You use models in your films, and all the other directors use special effects. Why do you still use these all handicraft skills?
“When we do it, stop motion is all about using models rather than more sophisticated modern digital techniques, and with the stop motion movie, there is a certain part of it that’s going to be models. It’s old-fashioned technique in the first place. If you’re going to do it that way, you are embracing old methods. But we try to do everything we can in the camera. There are things that are combined in the digital process but there always elements that demand old-fashioned technique. Sometimes we build something that needs to be so big in scale to the puppets, we find a way, and we stay within the limits of our resources and still do it. On the other hand, in the movies like The Grand Budapest Hotel or Moonrise Kingdom I just loved models, and I just respond with some kind of charm. I mean, usually when I want to do a model, I first do work on the model, I do it because it is a model, but then in the movie I have to convince people that it’s not a model, and you can tell it instantly, you can’t fool everybody. But it’s something that I associate with sort of cinema history, and I like cinema model on the screen, and a Hitchcock movie, it’s part of the traditional movies I love.”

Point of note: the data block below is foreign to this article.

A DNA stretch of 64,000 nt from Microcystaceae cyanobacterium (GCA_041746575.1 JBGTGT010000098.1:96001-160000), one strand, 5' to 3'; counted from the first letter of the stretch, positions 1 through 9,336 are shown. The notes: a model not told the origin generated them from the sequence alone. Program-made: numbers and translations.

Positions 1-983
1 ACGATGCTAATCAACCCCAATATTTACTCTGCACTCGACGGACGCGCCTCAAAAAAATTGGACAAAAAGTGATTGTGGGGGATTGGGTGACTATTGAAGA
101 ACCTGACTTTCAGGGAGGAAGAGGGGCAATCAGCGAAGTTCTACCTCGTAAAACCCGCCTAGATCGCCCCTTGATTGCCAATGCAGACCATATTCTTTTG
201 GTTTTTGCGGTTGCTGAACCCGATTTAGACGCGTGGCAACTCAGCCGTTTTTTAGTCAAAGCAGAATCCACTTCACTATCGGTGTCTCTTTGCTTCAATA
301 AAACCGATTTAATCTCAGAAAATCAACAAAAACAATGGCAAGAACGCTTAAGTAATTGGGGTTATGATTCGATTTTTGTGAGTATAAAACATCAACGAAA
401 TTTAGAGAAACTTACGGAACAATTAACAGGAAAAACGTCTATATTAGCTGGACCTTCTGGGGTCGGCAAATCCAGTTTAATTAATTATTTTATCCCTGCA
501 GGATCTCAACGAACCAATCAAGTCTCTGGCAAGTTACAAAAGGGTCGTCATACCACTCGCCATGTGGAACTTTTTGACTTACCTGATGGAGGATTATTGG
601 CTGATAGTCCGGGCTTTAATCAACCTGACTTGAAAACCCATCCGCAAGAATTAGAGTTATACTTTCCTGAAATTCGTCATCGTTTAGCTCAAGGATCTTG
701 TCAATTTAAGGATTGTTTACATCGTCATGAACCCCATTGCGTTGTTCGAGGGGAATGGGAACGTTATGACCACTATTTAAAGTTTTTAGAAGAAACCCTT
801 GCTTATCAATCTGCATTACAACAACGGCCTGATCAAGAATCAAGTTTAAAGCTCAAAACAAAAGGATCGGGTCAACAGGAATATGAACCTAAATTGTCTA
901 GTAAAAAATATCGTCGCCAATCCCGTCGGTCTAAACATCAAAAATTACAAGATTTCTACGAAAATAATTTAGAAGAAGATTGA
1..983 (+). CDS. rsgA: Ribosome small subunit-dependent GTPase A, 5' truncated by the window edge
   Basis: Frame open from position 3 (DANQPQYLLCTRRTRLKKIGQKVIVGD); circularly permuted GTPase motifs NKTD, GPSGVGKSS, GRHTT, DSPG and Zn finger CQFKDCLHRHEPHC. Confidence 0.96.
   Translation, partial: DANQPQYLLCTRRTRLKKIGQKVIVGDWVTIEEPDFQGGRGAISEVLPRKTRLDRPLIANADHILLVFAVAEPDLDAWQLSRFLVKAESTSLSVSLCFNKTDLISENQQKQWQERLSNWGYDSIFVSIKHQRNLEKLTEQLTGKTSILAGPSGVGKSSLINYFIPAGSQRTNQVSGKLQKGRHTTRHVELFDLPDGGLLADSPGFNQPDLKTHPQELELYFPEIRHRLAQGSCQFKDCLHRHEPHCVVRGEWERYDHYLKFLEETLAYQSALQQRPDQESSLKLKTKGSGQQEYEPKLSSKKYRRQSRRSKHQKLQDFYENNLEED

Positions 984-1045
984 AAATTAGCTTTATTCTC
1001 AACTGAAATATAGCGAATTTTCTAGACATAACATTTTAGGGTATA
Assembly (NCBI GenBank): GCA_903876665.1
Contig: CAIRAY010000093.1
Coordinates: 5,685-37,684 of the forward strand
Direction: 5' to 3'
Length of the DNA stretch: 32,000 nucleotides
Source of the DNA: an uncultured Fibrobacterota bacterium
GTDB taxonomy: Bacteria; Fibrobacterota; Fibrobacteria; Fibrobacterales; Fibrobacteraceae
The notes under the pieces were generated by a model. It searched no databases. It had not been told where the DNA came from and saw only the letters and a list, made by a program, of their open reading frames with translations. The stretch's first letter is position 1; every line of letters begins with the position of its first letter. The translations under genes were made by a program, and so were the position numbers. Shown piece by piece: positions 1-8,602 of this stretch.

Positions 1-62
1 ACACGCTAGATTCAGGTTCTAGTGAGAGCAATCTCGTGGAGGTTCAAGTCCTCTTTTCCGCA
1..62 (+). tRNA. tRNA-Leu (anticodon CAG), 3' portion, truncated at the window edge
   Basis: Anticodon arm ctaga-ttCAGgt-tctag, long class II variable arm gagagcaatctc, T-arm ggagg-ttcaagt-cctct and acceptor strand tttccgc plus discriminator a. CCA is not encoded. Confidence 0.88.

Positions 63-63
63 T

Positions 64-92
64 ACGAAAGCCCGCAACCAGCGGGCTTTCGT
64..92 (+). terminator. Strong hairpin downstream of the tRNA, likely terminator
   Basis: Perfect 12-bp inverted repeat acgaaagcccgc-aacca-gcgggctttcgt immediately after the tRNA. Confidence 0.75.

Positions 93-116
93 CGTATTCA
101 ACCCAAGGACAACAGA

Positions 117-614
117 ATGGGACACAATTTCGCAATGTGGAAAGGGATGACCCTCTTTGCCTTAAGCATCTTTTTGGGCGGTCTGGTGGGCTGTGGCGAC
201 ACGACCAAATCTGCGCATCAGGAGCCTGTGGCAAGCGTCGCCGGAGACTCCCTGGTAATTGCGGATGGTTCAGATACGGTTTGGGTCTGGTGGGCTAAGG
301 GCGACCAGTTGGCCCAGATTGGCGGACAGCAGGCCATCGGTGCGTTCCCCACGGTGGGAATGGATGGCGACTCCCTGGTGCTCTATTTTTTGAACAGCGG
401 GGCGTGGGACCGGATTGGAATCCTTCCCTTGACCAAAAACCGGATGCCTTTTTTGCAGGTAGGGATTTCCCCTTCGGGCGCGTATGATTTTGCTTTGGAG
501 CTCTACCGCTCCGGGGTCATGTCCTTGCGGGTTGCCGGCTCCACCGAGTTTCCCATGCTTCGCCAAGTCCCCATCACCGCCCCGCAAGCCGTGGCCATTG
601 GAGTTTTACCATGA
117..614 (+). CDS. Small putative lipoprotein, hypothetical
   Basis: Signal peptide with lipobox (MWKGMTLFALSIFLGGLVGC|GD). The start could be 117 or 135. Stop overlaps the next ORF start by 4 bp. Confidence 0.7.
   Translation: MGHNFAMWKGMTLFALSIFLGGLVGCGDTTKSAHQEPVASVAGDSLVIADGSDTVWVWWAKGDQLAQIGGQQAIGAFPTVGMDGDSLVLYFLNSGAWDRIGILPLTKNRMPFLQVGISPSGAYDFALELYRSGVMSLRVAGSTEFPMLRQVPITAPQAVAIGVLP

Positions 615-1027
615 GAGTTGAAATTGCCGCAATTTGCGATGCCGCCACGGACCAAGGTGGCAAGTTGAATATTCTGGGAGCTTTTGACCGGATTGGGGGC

When you were making Isle of Dogs, did you also have the Japanese audience on your mind? And will the film still work in a Japanese theatrical version, when humans and dogs suddenly speak the same language?
“It’s a good question, and complicated, because a significant part of the movie is spent translating. You know, the Japanese actors who speak Japanese, they will stay Japanese in every country. The English-speaking cast? Most of them are revoiced in France, Italy, different actors portray them in different countries... As for me, I always knew we were making our own concoction, and the three of us writers are not Japanese, but we had Kunichi Nomura who joined us early on in the process. He was not just helping us with the story, and with translating and casting. We wanted to get certain things right about Japan, which he helped us do. When it is shown in Japan, at one point we were thinking it would be only a subtitled version. Then I figured out a way to deal with other translation issues, and so it became a Japanese film – all-Japanese, really. But it’s sort of a distributor in Japan who is in charge. So I was answering the question probably too surely.”